, Volume 5, Issue 7, pp 0692-0704

Heterogeneity of Soils and Vegetation in an Eastern Amazonian Rain Forest: Implications for Scaling Up Biomass and Production

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Transferring fine-scale ecological knowledge into an understanding of earth system processes presents a considerable challenge to ecologists. Our objective here was to identify and quantify heterogeneity of, and relationships among, vegetation and soil properties in terra firme rain forest ecosystems in eastern Amazonia and assess implications for generating regional predictions of carbon (C) exchange. Some of these properties showed considerable variation among sites; soil textures varied from 11% to 92% clay. But we did not find any significant correlations between soil characteristics (percentage clay, nitrogen [N], C, organic matter) and vegetation characteristics (leaf area index [LAI], foliar N concentration, basal area, biomass, stem density). We found some evidence for increased drought stress on the sandier sites: There was a significant correlation between soil texture and wood δ13C (but not with foliar δ13C); volumetric soil moisture was lower at sandier sites; and some canopy foliage had large, negative dawn water potentials (ψld), indicating limited water availability in the rooting zone. However, at every site at least one foliage sample indicated full or nearly full rehydration, suggesting significant interspecific variability in drought vulnerability. There were significant differences in foliar δ15N among sites, but not in foliar % N, suggesting differences in N cycling but not in plant access to N. We used an ecophysiological model to examine the sensitivity of gross primary production (GPP) to observed inter- and intrasite variation in key driving variables—LAI, foliar N, and ψld. The greatest sensitivity was to foliar N; standard errors on foliar N data translated into uncertainty in GPP predictions up to ±10% on sunny days and ±5% on cloudy days. Local variability in LAI had a minor influence on uncertainty, especially on sunny days. The largest observed reductions in ψld reduced GPP by 4%–6%. If uncertainty in foliar N estimates is propagated into the model, then GPP estimates are not significantly different among sites. Our results suggest that water restrictions in the sandier sites are not enough to reduce production significantly and that texture is not the key control on plant access to N.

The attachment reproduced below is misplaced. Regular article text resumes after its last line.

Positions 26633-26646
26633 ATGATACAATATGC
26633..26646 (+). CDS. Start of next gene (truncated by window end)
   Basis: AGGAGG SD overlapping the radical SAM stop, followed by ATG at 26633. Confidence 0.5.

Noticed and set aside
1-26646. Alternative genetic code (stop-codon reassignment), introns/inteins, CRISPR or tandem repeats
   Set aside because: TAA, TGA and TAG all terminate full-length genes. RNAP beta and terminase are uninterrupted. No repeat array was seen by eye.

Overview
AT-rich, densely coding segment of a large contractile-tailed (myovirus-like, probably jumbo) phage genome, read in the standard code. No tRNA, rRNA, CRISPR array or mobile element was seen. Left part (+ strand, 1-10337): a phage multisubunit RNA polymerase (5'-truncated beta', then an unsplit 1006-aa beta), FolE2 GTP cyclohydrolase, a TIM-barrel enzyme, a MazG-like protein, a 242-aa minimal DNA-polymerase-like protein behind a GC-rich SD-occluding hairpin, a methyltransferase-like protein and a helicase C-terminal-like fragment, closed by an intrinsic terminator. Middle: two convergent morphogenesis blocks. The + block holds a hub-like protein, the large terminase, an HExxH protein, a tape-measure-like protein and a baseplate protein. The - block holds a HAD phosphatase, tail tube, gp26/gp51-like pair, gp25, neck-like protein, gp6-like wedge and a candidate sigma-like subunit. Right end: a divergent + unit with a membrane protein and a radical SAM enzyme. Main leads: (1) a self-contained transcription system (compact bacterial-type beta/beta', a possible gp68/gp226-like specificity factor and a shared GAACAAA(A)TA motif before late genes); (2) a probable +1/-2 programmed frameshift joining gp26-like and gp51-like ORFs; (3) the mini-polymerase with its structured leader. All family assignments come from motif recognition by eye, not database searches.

Received 28 June 2001; accepted 13 March 2002.